Are your underrepresented employees all entry level?
Fortunately, it’s easy to find this information with a few pieces of data. If you have the demographic information and job level for your employees, you’ve got it! You can make a graph and run statistical tests to see if you have differences across job levels and measure how large these gaps are. Or you can use our plug-and-play metrics on the Orgnostic platform for this. Here’s an example of how you can calculate it on your own:
Gender Distribution By Level
Entry Level = # of women at entry level / # of employees at entry level vs # of men at entry level / # of employees at entry level vs # of non-binary employees at entry level / # of employees at entry level
Mid-Level = # of women at mid-level / # of employees at mid-level vs # of men at mid-level / # of employees at mid-level vs # of non-binary employees at mid-level / # of employees at mid-level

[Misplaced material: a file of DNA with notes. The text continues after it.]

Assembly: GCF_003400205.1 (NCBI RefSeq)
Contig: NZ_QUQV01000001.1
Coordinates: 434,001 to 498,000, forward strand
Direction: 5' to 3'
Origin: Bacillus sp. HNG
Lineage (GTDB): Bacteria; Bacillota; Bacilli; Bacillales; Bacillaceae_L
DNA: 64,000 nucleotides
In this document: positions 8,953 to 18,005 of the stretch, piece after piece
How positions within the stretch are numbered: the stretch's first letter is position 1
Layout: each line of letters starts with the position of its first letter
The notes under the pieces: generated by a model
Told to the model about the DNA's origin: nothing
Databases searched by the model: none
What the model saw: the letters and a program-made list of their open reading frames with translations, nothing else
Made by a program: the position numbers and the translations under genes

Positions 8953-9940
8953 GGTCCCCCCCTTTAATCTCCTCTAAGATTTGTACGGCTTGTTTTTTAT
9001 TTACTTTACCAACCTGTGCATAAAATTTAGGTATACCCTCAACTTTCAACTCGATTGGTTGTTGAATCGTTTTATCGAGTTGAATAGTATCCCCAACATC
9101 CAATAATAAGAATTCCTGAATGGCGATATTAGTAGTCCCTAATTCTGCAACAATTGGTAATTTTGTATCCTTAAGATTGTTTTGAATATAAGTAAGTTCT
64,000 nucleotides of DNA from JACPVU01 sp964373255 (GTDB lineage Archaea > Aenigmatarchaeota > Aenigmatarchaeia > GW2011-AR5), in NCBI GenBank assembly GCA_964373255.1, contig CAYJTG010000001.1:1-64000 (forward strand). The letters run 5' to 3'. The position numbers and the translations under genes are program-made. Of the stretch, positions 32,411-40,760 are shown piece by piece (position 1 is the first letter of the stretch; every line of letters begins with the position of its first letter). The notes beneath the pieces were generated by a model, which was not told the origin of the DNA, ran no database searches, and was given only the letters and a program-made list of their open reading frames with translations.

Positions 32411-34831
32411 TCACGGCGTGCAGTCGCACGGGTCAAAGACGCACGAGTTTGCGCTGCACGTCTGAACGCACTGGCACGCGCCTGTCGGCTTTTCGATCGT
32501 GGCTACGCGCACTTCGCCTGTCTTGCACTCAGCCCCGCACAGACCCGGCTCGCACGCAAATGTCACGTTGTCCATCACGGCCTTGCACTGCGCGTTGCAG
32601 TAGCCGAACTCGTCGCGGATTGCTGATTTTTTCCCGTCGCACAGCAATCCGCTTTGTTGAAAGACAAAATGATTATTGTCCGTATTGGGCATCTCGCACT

Senior Level = # of women at senior level / # of employees at senior level vs # of men at senior level / # of employees at senior level vs # of non-binary employees at senior level / # of employees at senior level
Instead, maybe your company uses standardized levels and codes associated with them through the whole company. Some job seekers even use these codes to compare across companies, with tools like PayScale and levels.fyi. With codes like this, you can find the percentage of employees at each level. Here’s an example with a six-level company structure:
Racial Distribution by Level
Level 1 = % of non-white employees at Level 1 vs % of white employees at Level 1
Level 2 = % of non-white employees at Level 2 vs % of white employees at Level 2
Level 3 = % of non-white employees at Level 3 vs % of white employees at Level 3
Level 4 = % of non-white employees at Level 4 vs % of white employees at Level 4
Level 5 = % of non-white employees at Level 5 vs % of white employees at Level 5
Level 6 = % of non-white employees at Level 6 vs % of white employees at Level 6